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Let $X$ be a Fréchet space whose topology is given by the separating family of seminorms $p_1 \leq p_2 \leq p_3 \leq \cdots.$ I want to prove for a linear functional $f$ on $X$ the following characterization of continuity (see the Wikipedia article on locally convex topological vector spaces, or the related problem in the first chapter of Rudin's Functional Analysis):

$\quad \qquad \qquad$ $f$ is continuous $\iff$ $\exists M > 0 \quad \exists n \in \mathbb{N} \quad \forall x \in X \quad |f(x)| \leq Mp_n(x).$

I can see why the backward implication is true. For the converse, one naturally mimicks the proof that continuity implies boundedness in normed spaces. Namely, by hypothesis, there exists $n \in \mathbb{N}$ and $\varepsilon > 0$ such that $|f(x)| \leq 1$ whenever $p_n(x) \leq \varepsilon$. Hence, for any $x \in X$,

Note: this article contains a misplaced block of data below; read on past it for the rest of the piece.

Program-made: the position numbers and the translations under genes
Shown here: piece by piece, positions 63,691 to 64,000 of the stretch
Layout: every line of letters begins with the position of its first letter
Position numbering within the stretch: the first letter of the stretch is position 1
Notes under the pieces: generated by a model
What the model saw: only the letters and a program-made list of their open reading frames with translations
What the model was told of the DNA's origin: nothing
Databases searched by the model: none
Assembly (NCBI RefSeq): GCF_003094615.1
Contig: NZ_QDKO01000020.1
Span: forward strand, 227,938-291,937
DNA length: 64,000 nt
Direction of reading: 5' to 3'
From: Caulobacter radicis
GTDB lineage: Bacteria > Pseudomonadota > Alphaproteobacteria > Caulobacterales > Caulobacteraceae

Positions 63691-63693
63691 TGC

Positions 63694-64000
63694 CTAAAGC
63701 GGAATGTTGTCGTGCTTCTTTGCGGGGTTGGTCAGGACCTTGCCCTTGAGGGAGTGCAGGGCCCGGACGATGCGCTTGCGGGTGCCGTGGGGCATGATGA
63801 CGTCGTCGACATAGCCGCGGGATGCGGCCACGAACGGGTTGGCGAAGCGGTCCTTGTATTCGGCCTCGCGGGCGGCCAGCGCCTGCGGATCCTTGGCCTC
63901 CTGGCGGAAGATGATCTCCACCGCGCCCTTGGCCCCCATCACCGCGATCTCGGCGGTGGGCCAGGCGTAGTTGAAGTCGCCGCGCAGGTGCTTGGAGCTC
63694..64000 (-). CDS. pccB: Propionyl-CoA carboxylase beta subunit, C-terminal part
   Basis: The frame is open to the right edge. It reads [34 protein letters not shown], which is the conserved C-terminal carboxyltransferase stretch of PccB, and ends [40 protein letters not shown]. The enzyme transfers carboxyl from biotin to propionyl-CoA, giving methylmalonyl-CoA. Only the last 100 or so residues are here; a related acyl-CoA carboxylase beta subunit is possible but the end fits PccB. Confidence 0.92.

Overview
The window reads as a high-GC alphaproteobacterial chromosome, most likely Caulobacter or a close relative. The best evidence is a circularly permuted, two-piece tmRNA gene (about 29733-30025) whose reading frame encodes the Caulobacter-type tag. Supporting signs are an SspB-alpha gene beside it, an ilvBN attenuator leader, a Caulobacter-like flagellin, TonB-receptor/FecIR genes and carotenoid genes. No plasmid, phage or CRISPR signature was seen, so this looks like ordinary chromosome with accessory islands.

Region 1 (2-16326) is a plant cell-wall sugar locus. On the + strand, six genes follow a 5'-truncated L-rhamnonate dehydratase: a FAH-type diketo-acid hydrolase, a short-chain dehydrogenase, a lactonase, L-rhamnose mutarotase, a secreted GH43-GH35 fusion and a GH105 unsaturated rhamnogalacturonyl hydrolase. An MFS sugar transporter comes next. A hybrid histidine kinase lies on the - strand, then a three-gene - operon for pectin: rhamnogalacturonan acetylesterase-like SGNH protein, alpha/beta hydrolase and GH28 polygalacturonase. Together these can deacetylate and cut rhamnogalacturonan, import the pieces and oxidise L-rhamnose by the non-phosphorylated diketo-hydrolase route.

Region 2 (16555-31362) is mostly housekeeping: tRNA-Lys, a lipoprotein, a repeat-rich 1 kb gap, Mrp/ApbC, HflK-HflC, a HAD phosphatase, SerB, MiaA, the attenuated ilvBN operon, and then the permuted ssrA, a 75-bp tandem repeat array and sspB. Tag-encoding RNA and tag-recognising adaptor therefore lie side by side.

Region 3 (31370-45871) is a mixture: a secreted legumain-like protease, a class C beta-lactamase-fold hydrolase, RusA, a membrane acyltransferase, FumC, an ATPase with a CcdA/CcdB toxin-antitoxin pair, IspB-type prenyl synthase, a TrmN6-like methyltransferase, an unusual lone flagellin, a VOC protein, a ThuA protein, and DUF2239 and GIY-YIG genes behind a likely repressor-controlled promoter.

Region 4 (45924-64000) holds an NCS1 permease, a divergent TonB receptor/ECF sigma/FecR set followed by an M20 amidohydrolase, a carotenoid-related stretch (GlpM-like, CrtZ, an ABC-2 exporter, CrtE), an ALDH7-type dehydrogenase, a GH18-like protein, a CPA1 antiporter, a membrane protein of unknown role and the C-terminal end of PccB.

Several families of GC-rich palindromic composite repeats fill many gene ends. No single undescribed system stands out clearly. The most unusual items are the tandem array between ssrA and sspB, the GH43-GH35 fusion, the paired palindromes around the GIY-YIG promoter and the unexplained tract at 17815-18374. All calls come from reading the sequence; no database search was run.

$$|f(x)| = \left|\frac{p_n(x)}{\varepsilon} f\bigg(\frac{\varepsilon}{p_n(x)} x\bigg)\right| = \frac{1}{\varepsilon}p_n(x) \left|f\bigg(\frac{\varepsilon}{p_n(x)} x\bigg)\right| \leq \frac{1}{\varepsilon}p_n(x)$$

provided that $p_n(x) \neq 0$. But what about those $x$ with $p_n(x) = 0$? If $p_n$ were a norm, then the only such $x$ would be $0$, for which the desired inequality trivially holds since $f(0) = 0.$ However, in general, $p_k$ need not be a norm for any $k$ even though the collection $\{p_k\}$ is separating. How does one complete the proof then?

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up vote 1 down vote accepted

If $p_n(x)=0$ then $p_n(mx)=0$ for all $m\in\mathbb N$. Hence $|f(mx)|\le 1$ which implies $|f(x)|\le 1/m$ for all $m$ and thus $f(x)=0$.

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Thanks to Prof. Jochen Wengenroth's answer, I could prove the following general characterization: A linear function $f : X \to Y$ between two locally convex Hausdorff topological vector spaces is continuous if and only if for each continuous seminorm $q$ on $Y$ there exists a continuous seminorm $p$ on $X$ such that $q \circ f \lesssim p$. –  Murat Güngör Sep 1 '13 at 8:22
    
Of course one can replace $\lesssim$ by $\leq$ above. –  Murat Güngör Sep 2 '13 at 6:21
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